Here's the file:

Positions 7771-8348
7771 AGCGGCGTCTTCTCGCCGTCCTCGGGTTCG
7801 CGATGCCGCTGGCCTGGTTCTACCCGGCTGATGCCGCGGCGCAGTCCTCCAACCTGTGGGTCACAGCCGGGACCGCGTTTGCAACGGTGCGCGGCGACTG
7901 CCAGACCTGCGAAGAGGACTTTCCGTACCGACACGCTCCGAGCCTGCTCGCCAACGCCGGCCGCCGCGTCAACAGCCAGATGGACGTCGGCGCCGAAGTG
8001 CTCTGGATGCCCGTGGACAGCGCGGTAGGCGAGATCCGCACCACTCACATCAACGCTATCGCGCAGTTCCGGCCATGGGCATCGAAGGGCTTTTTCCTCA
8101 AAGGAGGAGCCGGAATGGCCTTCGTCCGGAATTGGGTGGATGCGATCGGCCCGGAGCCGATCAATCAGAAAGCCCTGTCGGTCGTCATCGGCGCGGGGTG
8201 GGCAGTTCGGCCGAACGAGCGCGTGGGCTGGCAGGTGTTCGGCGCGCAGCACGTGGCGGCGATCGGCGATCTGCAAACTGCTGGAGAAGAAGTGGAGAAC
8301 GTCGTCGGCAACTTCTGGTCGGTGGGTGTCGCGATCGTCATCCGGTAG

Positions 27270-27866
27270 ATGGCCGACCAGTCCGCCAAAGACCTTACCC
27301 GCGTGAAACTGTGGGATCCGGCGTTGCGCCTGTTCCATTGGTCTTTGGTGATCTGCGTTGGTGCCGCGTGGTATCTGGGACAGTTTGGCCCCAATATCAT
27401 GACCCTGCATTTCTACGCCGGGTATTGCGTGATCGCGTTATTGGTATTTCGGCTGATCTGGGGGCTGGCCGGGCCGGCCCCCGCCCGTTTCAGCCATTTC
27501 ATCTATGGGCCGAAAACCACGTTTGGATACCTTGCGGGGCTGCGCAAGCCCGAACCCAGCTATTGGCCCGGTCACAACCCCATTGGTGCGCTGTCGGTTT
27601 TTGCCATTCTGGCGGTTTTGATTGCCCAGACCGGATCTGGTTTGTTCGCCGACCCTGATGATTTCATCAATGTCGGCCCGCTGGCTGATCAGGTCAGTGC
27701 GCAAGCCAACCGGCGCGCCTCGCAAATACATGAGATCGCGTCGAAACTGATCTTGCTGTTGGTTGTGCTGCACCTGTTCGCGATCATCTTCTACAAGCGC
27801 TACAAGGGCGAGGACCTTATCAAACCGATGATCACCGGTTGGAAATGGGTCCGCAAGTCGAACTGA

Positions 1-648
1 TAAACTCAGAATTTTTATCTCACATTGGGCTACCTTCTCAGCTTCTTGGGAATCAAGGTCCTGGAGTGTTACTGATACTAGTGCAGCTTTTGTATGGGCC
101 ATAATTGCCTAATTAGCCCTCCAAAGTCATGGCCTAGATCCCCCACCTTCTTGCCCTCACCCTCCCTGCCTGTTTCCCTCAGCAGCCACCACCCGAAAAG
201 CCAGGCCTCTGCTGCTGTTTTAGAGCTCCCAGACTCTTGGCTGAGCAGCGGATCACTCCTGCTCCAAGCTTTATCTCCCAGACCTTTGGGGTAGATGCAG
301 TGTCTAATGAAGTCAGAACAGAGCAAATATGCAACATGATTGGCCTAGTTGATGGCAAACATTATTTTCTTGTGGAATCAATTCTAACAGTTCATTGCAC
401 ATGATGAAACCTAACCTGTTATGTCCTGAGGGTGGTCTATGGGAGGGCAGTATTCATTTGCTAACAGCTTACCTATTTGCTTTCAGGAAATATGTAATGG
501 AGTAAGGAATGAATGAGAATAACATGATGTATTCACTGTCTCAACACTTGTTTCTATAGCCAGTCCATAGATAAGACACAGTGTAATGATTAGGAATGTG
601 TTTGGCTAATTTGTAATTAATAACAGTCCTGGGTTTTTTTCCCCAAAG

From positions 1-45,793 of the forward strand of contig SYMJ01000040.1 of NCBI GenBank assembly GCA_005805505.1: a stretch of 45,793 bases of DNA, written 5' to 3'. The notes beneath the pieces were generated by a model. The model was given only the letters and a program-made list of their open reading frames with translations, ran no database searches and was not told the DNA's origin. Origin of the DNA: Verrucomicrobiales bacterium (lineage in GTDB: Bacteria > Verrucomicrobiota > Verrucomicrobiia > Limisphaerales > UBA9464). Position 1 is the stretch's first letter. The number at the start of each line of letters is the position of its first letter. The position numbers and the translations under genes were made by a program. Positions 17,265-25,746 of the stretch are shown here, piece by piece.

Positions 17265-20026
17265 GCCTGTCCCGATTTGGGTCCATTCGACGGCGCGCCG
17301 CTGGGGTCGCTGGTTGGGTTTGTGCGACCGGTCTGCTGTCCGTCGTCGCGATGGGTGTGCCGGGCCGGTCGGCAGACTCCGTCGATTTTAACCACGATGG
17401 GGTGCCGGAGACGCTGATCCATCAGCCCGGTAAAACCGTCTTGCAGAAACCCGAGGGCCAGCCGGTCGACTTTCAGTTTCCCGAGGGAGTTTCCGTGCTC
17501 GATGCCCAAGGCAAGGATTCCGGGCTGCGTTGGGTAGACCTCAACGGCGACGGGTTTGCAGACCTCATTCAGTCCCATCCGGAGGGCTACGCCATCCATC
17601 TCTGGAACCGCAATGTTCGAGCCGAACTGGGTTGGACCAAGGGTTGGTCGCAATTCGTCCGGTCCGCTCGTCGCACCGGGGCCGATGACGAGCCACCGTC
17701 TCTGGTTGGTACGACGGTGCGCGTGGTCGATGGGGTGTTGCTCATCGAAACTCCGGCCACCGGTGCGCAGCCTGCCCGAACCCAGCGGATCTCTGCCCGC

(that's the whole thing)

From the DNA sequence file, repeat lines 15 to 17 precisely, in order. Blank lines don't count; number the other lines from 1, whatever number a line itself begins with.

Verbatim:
27701 GCAAGCCAACCGGCGCGCCTCGCAAATACATGAGATCGCGTCGAAACTGATCTTGCTGTTGGTTGTGCTGCACCTGTTCGCGATCATCTTCTACAAGCGC
27801 TACAAGGGCGAGGACCTTATCAAACCGATGATCACCGGTTGGAAATGGGTCCGCAAGTCGAACTGA

Positions 1-648